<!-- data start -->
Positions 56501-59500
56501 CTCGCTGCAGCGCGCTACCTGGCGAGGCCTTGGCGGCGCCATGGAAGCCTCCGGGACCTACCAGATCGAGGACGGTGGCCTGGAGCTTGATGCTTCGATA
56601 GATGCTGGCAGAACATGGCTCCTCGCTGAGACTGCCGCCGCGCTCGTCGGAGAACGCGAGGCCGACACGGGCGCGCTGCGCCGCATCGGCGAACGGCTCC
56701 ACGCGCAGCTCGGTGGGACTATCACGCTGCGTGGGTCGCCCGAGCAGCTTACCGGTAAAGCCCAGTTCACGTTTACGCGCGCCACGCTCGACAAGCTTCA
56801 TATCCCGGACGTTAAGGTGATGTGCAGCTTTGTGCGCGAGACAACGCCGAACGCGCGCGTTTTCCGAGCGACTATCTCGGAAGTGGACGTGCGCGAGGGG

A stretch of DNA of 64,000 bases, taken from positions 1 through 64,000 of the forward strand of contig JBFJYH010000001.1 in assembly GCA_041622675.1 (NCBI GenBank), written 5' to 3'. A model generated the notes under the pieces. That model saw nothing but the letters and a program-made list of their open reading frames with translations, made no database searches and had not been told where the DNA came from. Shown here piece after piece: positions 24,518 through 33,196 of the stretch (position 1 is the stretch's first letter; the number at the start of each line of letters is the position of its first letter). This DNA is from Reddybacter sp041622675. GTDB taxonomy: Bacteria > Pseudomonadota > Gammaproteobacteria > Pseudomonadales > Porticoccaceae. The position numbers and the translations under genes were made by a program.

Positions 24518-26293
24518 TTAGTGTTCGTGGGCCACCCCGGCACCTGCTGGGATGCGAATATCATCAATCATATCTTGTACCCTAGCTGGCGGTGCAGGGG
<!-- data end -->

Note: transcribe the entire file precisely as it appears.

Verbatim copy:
Positions 56501-59500
56501 CTCGCTGCAGCGCGCTACCTGGCGAGGCCTTGGCGGCGCCATGGAAGCCTCCGGGACCTACCAGATCGAGGACGGTGGCCTGGAGCTTGATGCTTCGATA
56601 GATGCTGGCAGAACATGGCTCCTCGCTGAGACTGCCGCCGCGCTCGTCGGAGAACGCGAGGCCGACACGGGCGCGCTGCGCCGCATCGGCGAACGGCTCC
56701 ACGCGCAGCTCGGTGGGACTATCACGCTGCGTGGGTCGCCCGAGCAGCTTACCGGTAAAGCCCAGTTCACGTTTACGCGCGCCACGCTCGACAAGCTTCA
56801 TATCCCGGACGTTAAGGTGATGTGCAGCTTTGTGCGCGAGACAACGCCGAACGCGCGCGTTTTCCGAGCGACTATCTCGGAAGTGGACGTGCGCGAGGGG

A stretch of DNA of 64,000 bases, taken from positions 1 through 64,000 of the forward strand of contig JBFJYH010000001.1 in assembly GCA_041622675.1 (NCBI GenBank), written 5' to 3'. A model generated the notes under the pieces. That model saw nothing but the letters and a program-made list of their open reading frames with translations, made no database searches and had not been told where the DNA came from. Shown here piece after piece: positions 24,518 through 33,196 of the stretch (position 1 is the stretch's first letter; the number at the start of each line of letters is the position of its first letter). This DNA is from Reddybacter sp041622675. GTDB taxonomy: Bacteria > Pseudomonadota > Gammaproteobacteria > Pseudomonadales > Porticoccaceae. The position numbers and the translations under genes were made by a program.

Positions 24518-26293
24518 TTAGTGTTCGTGGGCCACCCCGGCACCTGCTGGGATGCGAATATCATCAATCATATCTTGTACCCTAGCTGGCGGTGCAGGGG